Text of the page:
From the Jaws of Death . . . .

At the Pearly gates!!!!

In hindsight, I must say, that trip to Hyderabad in November over two decades ago was Jinxed from the start. It was a last minute one, it had to be planned on the sly, been postponed once and meeting times rescheduled twice over.

Honestly, an interview call from the top management of Oracle in 1990’s was a dream chance - a great career opportunity and I had to make sure that my current employer (Nexus – erstwhile Aurelec) did not catch wind of it. It was normal for my office team to stop by at home to help parents for my wedding preparations (which was around the corner). I had to ensure none knew of the trip and so had to work it on the sly. With travel banned at home with the wedding a few days away, the story was a very close high ranking IAS official, a family friend, was at an ICU at Pondicherry and hence the last minute travel.

There were no direct flights from Coimbatore to Hyderabad and so had to get to Chennai which meant an overnight stay to get on to IC 440 leaving Chennai (then Madras) to Hyderabad by 7:00 AM. I reached Chennai (my cousin Uma’s place) the previous night by the Kovai express.

It was an eventful day for all the wrong reasons. The morning alarm did not go off so woke up late (5 AM) only to hurry with my morning chores and had to get on an Auto latest in the next 15 minutes. Dressing up I realized I had packed the wrong blazer and tie but had no choice. The Auto stand near my cousin’s place was empty and my brother in law had to drop me off at the closest Auto stand at Adayar. I was running very late and reaching the airport found the gates almost closing. Had to use the name of an airline senior manager (our family friend) to squeeze through past security and finally boarded the aircraft. Mine was a window seat right at the rear and once in, the toll of the previous day’s travel, the chaos of the morning sloshed me out and I was fast asleep after we were airborne.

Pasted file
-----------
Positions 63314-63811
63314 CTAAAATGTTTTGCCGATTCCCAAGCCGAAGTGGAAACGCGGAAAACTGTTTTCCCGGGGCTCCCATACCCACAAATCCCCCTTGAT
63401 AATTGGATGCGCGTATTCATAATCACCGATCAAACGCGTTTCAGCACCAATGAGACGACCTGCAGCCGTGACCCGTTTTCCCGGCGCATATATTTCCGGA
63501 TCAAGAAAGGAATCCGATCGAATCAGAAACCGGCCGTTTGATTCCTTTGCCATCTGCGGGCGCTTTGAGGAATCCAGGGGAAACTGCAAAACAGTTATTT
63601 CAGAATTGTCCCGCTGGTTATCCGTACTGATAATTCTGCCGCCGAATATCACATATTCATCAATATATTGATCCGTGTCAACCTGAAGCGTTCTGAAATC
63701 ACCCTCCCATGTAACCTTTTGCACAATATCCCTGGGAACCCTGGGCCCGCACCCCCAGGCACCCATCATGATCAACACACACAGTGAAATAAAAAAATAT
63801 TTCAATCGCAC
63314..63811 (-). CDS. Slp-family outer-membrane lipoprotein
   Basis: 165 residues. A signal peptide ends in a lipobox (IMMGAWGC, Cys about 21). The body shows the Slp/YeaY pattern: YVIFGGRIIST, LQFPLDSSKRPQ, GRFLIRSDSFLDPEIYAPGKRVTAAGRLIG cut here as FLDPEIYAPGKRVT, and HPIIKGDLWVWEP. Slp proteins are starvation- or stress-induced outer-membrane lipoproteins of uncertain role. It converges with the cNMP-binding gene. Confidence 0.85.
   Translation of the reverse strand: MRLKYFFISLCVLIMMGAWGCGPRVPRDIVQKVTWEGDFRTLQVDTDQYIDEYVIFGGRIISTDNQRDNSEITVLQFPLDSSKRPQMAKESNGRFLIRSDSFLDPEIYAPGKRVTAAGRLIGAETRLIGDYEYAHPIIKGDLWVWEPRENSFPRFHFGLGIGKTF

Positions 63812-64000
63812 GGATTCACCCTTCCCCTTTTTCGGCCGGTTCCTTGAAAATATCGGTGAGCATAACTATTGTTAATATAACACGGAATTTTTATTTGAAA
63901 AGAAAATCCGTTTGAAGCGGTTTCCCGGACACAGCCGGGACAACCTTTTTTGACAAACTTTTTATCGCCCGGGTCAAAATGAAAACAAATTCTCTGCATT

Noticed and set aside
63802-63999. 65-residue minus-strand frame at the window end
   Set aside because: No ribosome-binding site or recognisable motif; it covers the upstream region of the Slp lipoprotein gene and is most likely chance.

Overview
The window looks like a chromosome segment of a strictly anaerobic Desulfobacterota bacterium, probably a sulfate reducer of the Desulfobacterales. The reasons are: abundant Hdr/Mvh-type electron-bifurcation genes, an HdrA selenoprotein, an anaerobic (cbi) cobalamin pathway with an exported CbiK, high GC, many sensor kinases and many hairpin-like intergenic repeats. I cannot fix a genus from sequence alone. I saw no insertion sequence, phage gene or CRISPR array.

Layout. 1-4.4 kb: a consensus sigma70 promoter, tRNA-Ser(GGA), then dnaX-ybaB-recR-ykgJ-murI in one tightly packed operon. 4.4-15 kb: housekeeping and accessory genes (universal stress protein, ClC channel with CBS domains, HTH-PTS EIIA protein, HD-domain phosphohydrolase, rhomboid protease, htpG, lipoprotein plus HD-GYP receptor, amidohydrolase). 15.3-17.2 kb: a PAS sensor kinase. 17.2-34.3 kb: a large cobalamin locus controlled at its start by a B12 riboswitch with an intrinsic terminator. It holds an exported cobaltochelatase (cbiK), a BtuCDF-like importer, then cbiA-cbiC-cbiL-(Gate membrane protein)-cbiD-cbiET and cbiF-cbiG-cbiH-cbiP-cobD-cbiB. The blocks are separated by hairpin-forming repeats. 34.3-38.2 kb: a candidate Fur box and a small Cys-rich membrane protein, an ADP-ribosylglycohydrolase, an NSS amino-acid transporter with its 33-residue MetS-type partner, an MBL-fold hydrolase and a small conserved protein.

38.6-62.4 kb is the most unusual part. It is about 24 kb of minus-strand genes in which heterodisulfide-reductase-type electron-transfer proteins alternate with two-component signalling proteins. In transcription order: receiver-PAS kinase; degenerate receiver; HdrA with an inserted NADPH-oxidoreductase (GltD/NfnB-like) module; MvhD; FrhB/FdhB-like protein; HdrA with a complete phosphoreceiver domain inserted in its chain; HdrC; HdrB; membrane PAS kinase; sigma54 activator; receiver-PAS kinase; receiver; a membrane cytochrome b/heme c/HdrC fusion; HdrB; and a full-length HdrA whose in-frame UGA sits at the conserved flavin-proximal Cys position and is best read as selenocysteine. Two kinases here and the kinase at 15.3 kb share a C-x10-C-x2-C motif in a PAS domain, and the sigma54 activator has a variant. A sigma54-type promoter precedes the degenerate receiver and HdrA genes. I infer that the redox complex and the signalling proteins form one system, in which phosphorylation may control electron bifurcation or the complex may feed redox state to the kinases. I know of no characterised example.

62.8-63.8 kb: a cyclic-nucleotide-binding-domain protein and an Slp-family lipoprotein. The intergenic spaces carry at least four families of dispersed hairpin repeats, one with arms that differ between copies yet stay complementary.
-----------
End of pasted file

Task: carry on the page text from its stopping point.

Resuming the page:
In a way, the sound sleep was a blessing. Little did I realize that we had reached Hyderabad airspace in time, lined up for a landing, was turned down due to low visibility and were circling after a ‘Missed Approach’. Little did I realize that the flaps deployed for landing would not retract, slowing the plane down, forcing it to cruise at low altitude, burning up twice the amount of fuel. Little did I know that the captain decided to turn back to Chennai and we were on course back to where we took off from.

A nudge by a passenger behind woke me. There were hushed yet panicked discussions between a few set of passengers and a tensed steward passing by had very little info as well though she told us that ‘We are low on fuel and may need to make an Emergency landing’.

 I had been a student pilot and a student of Aero modelling at school / college and hence had a grip on the basics of flight. I immediately knew, this was a serious situation. Glancing out of the window, I could see the low altitude being maintained, the engines almost on a low hum (almost on vapor) and paddy fields as far as the eye could see. I instantaneously knew this was more of a ‘Forced’ landing (rather than an emergency landing). My pilot training and avionic knowledge was enough to tell me that the fear of an explosion on impact was negligible for the almost empty fuel tanks, but the thought of a disintegration on impact and broken bones by the dozens if we survived was scary.